Our day began with President Bush's appearance in a rare venue for a news conference: the Indian Treaty Room of the Old (Eisenhower) Executive Office Building. As a former White House intern who used to regularly conduct tours, I remember only some of the details of that room: its elaborate inlaid floor, and the desk drawer, which bears the signatures of American vice presidents going back many administrations. If memory serves, it was formerly the official office of the vice president, before the modern era when they moved to the West Wing. The end-of-year news conference was an interesting session, regardless of the setting. While the President put off some questions due to his upcoming strategy speech on Iraq, he answered plenty of them, and we have a lot of material to go over tonight. Kelly O'Donnell will have our report from the White House. Jim Miklaszewski will have a follow-up on the story about enlarging the military, and Tim Russert will look at the politics of all that is going on.
The weather is in the news tonight, as we need not tell you if you live in Denver. We will soon look at the videotape from our NBC station there, KUSA. This storm has already caused big problems with the Denver airport (the huge United hub) where any disruption is felt across the national grid. They are expecting 3 1/2 feet of snow just outside Boulder from this storm. It's a huge low pressure system, and so it's moving counter-clockwise over the Rockies -- and it looks strange to see weather moving from East to West across any part of the country.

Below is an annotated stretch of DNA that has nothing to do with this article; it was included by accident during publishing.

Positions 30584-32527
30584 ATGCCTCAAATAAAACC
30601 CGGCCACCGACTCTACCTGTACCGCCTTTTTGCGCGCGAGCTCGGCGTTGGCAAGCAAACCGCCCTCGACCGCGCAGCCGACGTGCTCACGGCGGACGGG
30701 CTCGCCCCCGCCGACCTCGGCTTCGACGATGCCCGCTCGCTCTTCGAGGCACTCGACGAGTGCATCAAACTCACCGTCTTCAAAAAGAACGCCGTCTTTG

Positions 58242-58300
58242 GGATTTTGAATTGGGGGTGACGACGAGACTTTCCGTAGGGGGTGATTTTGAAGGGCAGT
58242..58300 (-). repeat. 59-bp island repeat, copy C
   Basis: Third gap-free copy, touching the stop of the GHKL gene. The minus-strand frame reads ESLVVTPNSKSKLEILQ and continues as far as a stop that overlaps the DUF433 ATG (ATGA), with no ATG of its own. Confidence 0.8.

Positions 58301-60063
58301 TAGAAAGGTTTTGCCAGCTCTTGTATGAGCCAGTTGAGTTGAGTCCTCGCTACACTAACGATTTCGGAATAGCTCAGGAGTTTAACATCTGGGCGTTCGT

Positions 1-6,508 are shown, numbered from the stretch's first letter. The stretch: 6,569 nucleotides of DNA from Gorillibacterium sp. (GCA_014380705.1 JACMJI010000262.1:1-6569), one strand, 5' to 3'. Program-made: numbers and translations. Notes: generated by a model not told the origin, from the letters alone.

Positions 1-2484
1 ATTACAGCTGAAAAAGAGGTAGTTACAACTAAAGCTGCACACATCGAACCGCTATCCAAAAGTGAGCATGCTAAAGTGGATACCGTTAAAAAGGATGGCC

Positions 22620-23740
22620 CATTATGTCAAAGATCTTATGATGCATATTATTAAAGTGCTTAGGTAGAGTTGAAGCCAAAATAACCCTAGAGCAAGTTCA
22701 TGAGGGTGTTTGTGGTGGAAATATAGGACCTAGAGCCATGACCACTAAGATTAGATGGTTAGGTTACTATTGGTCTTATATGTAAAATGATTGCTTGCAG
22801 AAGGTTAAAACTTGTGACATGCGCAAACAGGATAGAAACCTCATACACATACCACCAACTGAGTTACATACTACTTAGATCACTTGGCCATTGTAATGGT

Another weather-related story took a sad, grim turn this afternoon: the search effort for those two climbers atop Mount Hood has been called off -- we are awaiting the official statement. A lot of Americans have been watching this drama unfold for many days, and feel somehow invested in the search, and our thoughts and prayers go out to those families.
Dawn Fratangelo has what might be the most interesting piece in tonight's broadcast for millions of people. It's about the generation that while raising children is also caring for elderly parents. There was a lot of nodding going on in the editorial meeting this afternoon when Dawn ran through her reporting for us -- this is something a lot of us are living.
THE DEATH OF PRIVACY
This afternoon in a Midtown Manhattan department store, I saw a famous rock star and his wife Christmas shopping. So did a lot of other people. From a distance, I watched as many of their fellow shoppers slowly removed their cell phones from their pockets and purses -- and proceeded to take pictures of the couple, some from six feet away. Some faked phone calls, others were unabashed about it. It struck me while watching it all unfold that privacy, especially for the prominent in our society, is over. The invention of the cell phone camera, coupled with Web sites that solicit real-time celebrity sightings in cities like New York and Los Angeles, make for a terribly claustrophobic atmosphere -- in this case, for a couple trying to buy a Christmas gift. Sorry, no names or locations... I'm trying to give them a little privacy.
TO THE NEWSROOM
Off we go to put this all together for tonight. We hope you will join us for our Wednesday night broadcast.